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Editor's Note

When Writing the Big Survey, Our Team Questions Everything

And we throw out just as many questions as we keep.



YOU CAN’T LEARN if you don’t ask questions.

And after 15 years, we’ve asked a lot of questions in our annual Big Surveys … and learned even more. I hope that’s true for you as well.

What some may not realize is just how many questions we don’t ask. This year, we asked 95 questions, which makes this one of our biggest surveys ever. But we probably threw out just as many before our readers ever took the survey.

Narrowing the Big Survey down to a manageable number involves a lot of difficult decisions about what to cut and what to keep. (Not to mention that a 95-question survey barely qualifies to be described as “manageable.”) We want the survey to be incredibly informative so that you, our readers, can benchmark your own performance and plan for the future based on the results. We also want it to be entertaining, capturing the spirit of an industry made up mostly of independent retail store owners.


So, when crafting the survey, we debate internally. We ask our expert columnists for their opinions. And we look at your letters and comments from the past year to see what’s been on your mind the most.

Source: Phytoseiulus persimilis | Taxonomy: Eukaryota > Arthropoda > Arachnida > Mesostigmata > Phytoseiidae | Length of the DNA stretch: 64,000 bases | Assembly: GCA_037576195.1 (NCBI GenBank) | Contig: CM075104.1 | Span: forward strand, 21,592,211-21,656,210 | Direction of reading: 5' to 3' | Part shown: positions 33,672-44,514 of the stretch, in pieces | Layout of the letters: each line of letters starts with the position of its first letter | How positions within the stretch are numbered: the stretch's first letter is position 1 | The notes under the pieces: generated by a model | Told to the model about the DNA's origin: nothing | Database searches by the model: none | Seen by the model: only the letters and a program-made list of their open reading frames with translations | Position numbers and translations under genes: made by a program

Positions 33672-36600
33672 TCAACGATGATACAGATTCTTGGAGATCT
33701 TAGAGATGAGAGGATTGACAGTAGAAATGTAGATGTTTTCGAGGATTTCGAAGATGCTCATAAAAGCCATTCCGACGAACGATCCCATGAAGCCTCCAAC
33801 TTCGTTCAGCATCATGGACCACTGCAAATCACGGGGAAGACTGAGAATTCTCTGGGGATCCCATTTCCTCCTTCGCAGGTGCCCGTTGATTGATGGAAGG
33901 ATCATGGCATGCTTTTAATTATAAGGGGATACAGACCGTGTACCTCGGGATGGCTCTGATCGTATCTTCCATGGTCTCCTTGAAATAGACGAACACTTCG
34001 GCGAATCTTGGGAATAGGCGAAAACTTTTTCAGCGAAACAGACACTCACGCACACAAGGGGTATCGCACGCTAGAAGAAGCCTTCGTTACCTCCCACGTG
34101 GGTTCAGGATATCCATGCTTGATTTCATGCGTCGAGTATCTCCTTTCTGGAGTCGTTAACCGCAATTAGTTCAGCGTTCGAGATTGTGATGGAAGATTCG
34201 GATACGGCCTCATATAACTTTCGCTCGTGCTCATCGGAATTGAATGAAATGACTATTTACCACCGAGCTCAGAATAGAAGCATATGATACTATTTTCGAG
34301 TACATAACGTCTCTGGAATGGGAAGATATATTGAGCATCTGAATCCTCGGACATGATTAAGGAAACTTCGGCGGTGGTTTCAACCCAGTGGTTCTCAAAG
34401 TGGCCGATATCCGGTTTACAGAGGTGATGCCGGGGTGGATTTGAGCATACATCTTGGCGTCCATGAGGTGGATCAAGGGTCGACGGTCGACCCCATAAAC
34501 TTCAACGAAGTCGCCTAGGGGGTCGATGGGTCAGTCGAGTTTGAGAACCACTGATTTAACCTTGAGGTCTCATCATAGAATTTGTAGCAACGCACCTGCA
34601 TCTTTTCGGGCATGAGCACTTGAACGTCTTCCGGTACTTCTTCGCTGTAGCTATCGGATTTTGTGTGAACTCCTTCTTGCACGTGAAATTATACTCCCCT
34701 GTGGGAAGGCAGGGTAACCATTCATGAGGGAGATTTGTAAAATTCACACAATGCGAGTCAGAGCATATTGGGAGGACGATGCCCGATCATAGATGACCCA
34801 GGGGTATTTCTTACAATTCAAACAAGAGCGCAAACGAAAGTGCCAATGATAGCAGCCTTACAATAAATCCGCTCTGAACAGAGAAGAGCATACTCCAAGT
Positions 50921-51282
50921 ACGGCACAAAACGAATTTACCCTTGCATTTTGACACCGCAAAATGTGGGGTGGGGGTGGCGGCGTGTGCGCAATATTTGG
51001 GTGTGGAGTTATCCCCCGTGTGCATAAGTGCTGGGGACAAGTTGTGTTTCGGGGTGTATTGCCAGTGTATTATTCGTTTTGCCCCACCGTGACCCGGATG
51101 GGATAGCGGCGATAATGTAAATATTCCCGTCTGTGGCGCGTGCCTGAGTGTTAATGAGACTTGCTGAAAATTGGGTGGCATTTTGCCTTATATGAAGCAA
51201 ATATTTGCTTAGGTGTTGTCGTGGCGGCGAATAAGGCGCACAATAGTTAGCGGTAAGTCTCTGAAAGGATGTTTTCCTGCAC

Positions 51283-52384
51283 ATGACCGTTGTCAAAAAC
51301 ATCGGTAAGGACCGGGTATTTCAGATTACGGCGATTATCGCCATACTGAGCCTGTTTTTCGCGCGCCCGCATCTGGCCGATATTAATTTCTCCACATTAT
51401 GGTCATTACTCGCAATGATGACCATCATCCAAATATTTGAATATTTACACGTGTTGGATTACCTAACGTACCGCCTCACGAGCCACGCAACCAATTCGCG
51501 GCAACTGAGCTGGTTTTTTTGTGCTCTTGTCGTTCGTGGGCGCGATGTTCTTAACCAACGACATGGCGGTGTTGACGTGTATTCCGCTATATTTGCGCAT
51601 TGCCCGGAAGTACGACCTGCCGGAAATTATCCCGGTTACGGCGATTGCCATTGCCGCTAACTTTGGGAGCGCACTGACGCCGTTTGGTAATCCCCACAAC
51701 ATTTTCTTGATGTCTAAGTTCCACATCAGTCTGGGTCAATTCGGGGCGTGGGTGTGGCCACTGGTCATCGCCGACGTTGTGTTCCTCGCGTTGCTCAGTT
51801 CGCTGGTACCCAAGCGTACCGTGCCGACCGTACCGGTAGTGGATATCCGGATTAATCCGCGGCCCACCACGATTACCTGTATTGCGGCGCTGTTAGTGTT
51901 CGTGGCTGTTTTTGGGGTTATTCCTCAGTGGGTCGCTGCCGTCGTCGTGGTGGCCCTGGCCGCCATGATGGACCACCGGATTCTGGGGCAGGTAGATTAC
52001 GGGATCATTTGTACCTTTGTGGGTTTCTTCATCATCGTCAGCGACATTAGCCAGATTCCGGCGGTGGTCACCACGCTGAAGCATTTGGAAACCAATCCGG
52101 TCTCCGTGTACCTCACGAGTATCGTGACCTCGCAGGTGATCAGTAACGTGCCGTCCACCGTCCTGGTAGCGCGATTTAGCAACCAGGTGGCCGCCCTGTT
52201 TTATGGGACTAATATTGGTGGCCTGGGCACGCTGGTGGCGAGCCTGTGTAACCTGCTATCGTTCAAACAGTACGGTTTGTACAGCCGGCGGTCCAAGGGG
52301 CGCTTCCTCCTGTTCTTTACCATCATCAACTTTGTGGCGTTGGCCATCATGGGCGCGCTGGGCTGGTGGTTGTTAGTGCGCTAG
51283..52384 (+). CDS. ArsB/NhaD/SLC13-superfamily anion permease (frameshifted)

For those who took the survey, I want to thank you profusely. These results wouldn’t mean anything without your participation. And for those who don’t like asking or answering questions … well, you’re probably not reading INSTORE! Enjoy and best wishes to everyone for a safe and happy holiday season!

When Writing the Big Survey, Our Team Questions Everything

Trace Shelton

Editor-in-Chief, INSTORE

Five Smart Tips You’ll Find in This Issue

  • Set up a selfie station in your store for the holidays. (Manager’s To-Do, p. 24)
  • Grow your own jeweler by hiring a young person as a polisher; send those who show aptitude and interest for more schooling. (Ask INSTORE, p. 64)
  • Ask suppliers to sponsor your team lunches during the holidays. (Megan Crabtree, p. 62)
  • Review sales-per-staff-member prior to the holidays; give your best salespeople more chances to shine. (David Brown, p. 63)
  • Promote financing by putting signs in your cases showing approximate monthly payments for a list of purchase prices. (Larry Johnson, p. 66)



When the Kids Have Their Own Careers, Wilkerson Can Help You to Retire

Alex and Gladys Rysman are the third generation to run Romm Jewelers in Brockton, Mass. And after many decades of service to the industry and their community, it was time to close the store and take advantage of some downtime. With three grown children who each had their own careers outside of the industry, they decided to call Wilkerson. Then, the Rysmans did what every jeweler should do: They called other retailers and asked about their own Wilkerson experience. “They all told us what a great experience it was and that’s what made us go with Wilkerson.” says Gladys Rysman. The results? Alex Rysman says he was impressed. “We exceeded whatever I expected to do by a large margin.”

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